Intersite discrepancy in the amplitude of marine negative δ13C excursion at the onset of early Aptian oceanic anoxic event 1a; reconciliation through Sr isotopic screening of peculiar diagenetic overprint on the Pacific reference section (Deep Sea Drilling Project Site 463)

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doi: 10.1130/2015.2511(17)
Author(s): Ando, Atsushi
Author Affiliation(s): Primary:
National Museum of Natural History, Department of Paleobiology, Washington, DC, United States
Volume Title: Origin, evolution, and environmental impact of oceanic large igneous provinces
Volume Author(s): Neal, Clive R., editor; Sager, William W.; Sano, Takashi; Erba, Elisabetta
Source: The origin, evolution, and environmental impact of oceanic large igneous provinces, edited by Clive R. Neal, William W. Sager, Takashi Sano and Elisabetta Erba. Special Paper - Geological Society of America, Vol.511, p.329-339. Publisher: Geological Society of America (GSA), Boulder, CO, United States. ISSN: 0072-1077 CODEN: GSAPAZ
Note: In English. 59 refs.; illus., incl. 1 table, strat. col.
Summary: Among various paleoenvironmental proxy records across the lower Aptian Selli Level (Umbria-Marche basin, Italy) and its equivalents (i.e., sedimentary expressions of oceanic anoxic event [OAE] 1a), one very intriguing feature is a prominent negative δ13C excursion at the base of this sedimentary unit, generally by as much as a few per mil in marine carbonates. This early Aptian δ13C event has received special attention as an important clue to the genesis of OAE 1a, but the exact amplitude of this relatively short lived δ13C variation is not precisely constrained, and this fact has been an obstacle in paleoenvironmental modeling. Particularly enigmatic is the large amplitude, by -7 ppm, in pelagic limestones at the central Pacific Deep Sea Drilling Project (DSDP) Site 463; it may be a primary δ13C signal, considering its deposition in a fully open-ocean setting and a conservative burial diagenetic environment. Nevertheless, new Sr isotope data help identify a peculiar diagenetic overprint on the lower Aptian interval of this site. While the majority of examined samples represent slightly shifted, but acceptable, 87Sr/86Sr ratios for marine carbonates of this age, markedly unradiogenic 87Sr/86Sr ratios are recorded within and just below the Selli Level-equivalent interval. In particular, extremely unradiogenic 87Sr/86Sr ratios (0.70623-0.70642) are detected at exactly the same interval as the most negative δ13C values and a smectite-rich lithology. It is therefore proposed that hitherto unknown diagenetic process, or processes, under peculiar interstitial-water geochemistry, resulting from volcanic ash alteration, played a role for the paired δ13C-87Sr/86Sr anomaly at DSDP Site 463. By removing the δ13C data from samples that possess the highly unradiogenic 87Sr/86Sr ratios, the amplitude of early Aptian negative δ13C excursion is reevaluated to be -2.7 ppm or -3.3 ppm, facilitating comparison with published δ13C records from other sections. The refined Site 463 δ13C profile further implies that the early Aptian negative δ13C event is better described as a twin excursion.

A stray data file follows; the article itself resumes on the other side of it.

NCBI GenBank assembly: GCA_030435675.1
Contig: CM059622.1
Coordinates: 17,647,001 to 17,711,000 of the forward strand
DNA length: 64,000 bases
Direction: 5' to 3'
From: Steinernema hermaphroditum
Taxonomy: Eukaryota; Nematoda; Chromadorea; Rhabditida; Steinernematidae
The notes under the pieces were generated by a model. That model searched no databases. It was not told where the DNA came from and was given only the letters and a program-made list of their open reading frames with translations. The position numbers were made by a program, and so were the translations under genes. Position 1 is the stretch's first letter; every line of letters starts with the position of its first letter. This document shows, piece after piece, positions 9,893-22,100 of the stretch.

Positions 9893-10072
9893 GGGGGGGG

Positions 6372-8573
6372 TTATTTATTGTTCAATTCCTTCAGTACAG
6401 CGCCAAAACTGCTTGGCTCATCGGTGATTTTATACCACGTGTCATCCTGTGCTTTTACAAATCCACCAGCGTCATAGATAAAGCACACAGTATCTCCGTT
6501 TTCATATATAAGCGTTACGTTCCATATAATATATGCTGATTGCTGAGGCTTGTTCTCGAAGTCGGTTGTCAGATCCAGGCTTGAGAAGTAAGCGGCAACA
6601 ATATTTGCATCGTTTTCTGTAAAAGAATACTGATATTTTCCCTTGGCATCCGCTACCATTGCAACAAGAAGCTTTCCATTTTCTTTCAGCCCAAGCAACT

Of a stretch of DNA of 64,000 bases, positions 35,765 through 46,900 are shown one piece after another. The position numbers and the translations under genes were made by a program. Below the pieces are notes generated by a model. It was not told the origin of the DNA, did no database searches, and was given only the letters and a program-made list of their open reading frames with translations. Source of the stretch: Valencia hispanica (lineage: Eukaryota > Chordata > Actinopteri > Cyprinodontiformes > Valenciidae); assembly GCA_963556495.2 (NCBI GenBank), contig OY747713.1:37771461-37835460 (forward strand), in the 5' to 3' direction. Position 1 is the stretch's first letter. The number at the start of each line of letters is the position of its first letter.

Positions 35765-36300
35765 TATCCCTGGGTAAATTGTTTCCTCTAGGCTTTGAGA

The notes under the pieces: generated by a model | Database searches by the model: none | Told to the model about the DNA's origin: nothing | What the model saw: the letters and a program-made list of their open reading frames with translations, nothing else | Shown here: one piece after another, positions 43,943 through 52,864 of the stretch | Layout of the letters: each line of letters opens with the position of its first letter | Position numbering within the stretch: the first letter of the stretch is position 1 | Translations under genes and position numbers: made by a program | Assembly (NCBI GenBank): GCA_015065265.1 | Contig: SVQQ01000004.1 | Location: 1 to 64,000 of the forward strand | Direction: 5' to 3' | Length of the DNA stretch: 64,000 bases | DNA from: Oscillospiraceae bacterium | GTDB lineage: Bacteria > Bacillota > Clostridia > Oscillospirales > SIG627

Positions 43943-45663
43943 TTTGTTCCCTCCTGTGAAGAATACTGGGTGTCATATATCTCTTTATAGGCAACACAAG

Year of Publication: 2015
Research Program: DSDP Deep Sea Drilling Project
IPOD International Phase of Ocean Drilling
Key Words: 02 Geochemistry; 12 Stratigraphy, Historical Geology and Paleoecology; Alkaline earth metals; Aptian; C-13/C-12; Carbon; Carbonate rocks; Chemostratigraphy; Cretaceous; DSDP Site 463; Deep Sea Drilling Project; Diagenesis; Geochemical anomalies; IPOD; Isotope ratios; Isotopes; Leg 62; Limestone; Lower Aptian; Lower Cretaceous; Mesozoic; Metals; Mid-Pacific Mountains; North Pacific; Northwest Pacific; Oceanic anoxic events; Organic compounds; Overprinting; Pacific Ocean; Pore water; Sedimentary rocks; Sr-87/Sr-86; Stable isotopes; Strontium; Total organic carbon; Volcanism; West Pacific
Coordinates: N212101 N212101 E1744004 E1744004
Record ID: 2015055234
Copyright Information: GeoRef, Copyright 2017 American Geosciences Institute. Reference includes data supplied by the Geological Society of America, Boulder, CO, United States

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